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Inter’s glory doesn’t hide Serie A’s decline

Inter Milan’s victory over Barcelona may have been special for the Nerazzurri and their fans, but even if Jose Mourinho’s side reach the final and take the title, it can’t disguise the fact that Italian football is in a bad way.

Around 10 -15 years ago, the Italian sides were the teams to beat in Europe.  This just isn’t the case anymore, aside from Inter the other Serie A sides in Europe failed to impress, aside from perhaps Fiorentina who were unlucky to be beaten by Bayern Munich, with Juventus’ Europa League exit at the hands of Fulham considered ‘humiliating’, and not just for the Old Lady, but for Italian football as a whole.

So where has this problem come from and how come La Liga and, in particular, the Premier League have blown the Italian competition out of the water?  AC Milan Vice President Adriano Galliani attributes the decline, in part, to the infamous ‘Calciopoli scandal’ in 2006.  Widespread corruption was uncovered, Juventus were relegated to Serie B and AC Milan, Fiorentina and Lazio were all banned from European competition for 12 months – indeed, Fiorentina were also relegated to Serie B but won an appeal allowing them to stay in Serie A.

This is what Galliani said: “One of the effects of the Calciopoli is to have reverberations on the Uefa index for Italy and from now on it’s practically certain that Germany will overtake us.”

The ‘Uefa index’ to which Galliani is speaking of is the UEFA coefficient table.  I’ve tried to understand this table fully and put it into words I think everyone can understand – but I can’t, it is quite frankly one of the most difficult systems I’ve ever come across – but basically it will result in Italy losing a Champions League place to Germany’s Bundesliga from next season if Bayern Munich reach next month’s Champions League final and Hamburg get past Fulham in the Europa League semi-finals.  Even if that scenario doesn’t play out, it will only result in an extra year for the Italians to enjoy four Champions League places due to their poor performances over the last four years in European competition.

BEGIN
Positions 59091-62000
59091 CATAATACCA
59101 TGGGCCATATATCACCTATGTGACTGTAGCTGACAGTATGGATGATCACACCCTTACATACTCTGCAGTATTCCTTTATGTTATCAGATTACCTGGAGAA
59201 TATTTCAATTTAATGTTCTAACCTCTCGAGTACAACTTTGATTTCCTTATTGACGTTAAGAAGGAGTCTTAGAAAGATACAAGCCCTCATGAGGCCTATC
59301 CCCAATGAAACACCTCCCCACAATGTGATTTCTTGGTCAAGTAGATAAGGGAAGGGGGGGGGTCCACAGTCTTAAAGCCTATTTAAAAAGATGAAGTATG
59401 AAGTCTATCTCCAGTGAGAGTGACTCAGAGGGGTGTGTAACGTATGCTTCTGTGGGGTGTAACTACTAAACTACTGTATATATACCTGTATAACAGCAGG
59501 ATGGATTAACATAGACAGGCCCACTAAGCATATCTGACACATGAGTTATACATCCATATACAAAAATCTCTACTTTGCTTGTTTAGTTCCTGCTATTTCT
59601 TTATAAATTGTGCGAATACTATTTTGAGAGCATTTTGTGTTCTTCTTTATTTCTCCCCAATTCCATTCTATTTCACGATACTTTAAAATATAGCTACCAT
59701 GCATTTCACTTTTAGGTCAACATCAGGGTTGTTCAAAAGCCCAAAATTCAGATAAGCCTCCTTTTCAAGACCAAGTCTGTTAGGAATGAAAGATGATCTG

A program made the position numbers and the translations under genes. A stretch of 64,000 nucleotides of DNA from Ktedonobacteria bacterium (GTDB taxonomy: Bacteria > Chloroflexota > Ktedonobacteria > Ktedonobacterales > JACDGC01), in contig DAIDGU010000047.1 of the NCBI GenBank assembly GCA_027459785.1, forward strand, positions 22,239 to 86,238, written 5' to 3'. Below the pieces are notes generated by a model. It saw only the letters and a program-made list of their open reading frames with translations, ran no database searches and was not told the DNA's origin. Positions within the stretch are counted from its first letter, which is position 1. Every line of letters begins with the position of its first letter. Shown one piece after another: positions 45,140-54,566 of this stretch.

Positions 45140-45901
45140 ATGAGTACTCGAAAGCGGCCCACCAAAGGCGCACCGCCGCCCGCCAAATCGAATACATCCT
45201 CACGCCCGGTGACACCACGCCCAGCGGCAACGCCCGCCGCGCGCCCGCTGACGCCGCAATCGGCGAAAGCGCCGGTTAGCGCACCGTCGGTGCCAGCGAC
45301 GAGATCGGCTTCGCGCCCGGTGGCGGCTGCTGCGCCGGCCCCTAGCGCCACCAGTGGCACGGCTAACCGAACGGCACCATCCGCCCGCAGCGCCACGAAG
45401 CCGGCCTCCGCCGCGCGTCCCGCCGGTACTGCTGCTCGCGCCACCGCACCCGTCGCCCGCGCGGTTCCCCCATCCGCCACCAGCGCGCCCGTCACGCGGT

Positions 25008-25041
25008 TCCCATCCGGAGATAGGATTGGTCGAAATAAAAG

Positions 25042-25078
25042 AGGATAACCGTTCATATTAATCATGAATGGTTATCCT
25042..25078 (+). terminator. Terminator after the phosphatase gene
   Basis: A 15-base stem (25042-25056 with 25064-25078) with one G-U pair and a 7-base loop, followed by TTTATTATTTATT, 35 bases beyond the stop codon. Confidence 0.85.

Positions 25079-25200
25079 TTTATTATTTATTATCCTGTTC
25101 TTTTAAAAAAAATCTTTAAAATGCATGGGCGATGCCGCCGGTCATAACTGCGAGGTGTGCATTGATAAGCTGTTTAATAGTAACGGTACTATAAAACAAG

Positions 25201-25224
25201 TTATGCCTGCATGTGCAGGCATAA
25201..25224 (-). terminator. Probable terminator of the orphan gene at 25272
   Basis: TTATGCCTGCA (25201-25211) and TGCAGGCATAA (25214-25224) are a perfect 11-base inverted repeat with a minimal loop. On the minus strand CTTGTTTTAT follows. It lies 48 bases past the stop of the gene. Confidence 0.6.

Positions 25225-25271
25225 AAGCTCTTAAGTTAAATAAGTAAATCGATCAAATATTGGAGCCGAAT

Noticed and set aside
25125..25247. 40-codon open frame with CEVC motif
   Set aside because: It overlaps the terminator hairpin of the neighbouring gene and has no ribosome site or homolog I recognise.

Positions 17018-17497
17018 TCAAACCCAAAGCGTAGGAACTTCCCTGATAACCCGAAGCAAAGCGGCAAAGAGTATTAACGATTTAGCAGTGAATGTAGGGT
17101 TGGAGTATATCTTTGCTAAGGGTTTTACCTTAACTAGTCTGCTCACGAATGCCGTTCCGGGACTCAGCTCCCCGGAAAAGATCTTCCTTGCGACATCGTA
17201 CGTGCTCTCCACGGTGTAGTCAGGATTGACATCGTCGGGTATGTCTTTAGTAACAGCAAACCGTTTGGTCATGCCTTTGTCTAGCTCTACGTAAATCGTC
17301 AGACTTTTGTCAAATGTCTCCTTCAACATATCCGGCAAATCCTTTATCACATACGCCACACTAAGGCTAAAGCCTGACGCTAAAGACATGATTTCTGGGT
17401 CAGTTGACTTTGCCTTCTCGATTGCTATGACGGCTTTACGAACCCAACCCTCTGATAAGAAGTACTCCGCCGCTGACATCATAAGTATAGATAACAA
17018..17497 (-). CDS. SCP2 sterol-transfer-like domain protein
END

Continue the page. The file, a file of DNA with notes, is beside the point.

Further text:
There was a time when the big Serie A sides could attract the world’s most talented individuals.  Zinedine Zidane and Ronaldo (the Brazilian one, obviously) both rose to international superstar status in Italy, while Gabriel Batistuta rejected the advances of Manchester United to stick with Fiorentina – I simply can’t see this happening now, can you imagine if United went for La Viola’s Riccardo Montolivo only for the player to decide he was better off where he was? Nope, me neither.

The stars of Serie A have now all but gone, both Kaka and Zlatan Ibrahimovic made the switch to Spain last summer and those two were, without a doubt, the most famous players in the league.  The biggest names in Italian football at the moment are probably Jose Mourimho and Ronaldinho and both have been linked with summer moves away from Serie A, as has Milan starlet Alexandre Pato, perhaps Serie A’s most exciting young talent.

Inter Milan were impressive against Barca in Italy, and it will be a massive achievement if they can hold of the La Liga league-leaders in Spain and reach the final, but Serie A as a whole is not in great shape and you get the feeling that if ‘the special one’ left Inter they’d probably struggle too.

Written by Gareth Freeman, a sports writer who blogs about Serie A, Irish racing tips, the Premier League and Fairyhouse tips.

Article title: Inter’s glory doesn’t hide Serie A’s decline

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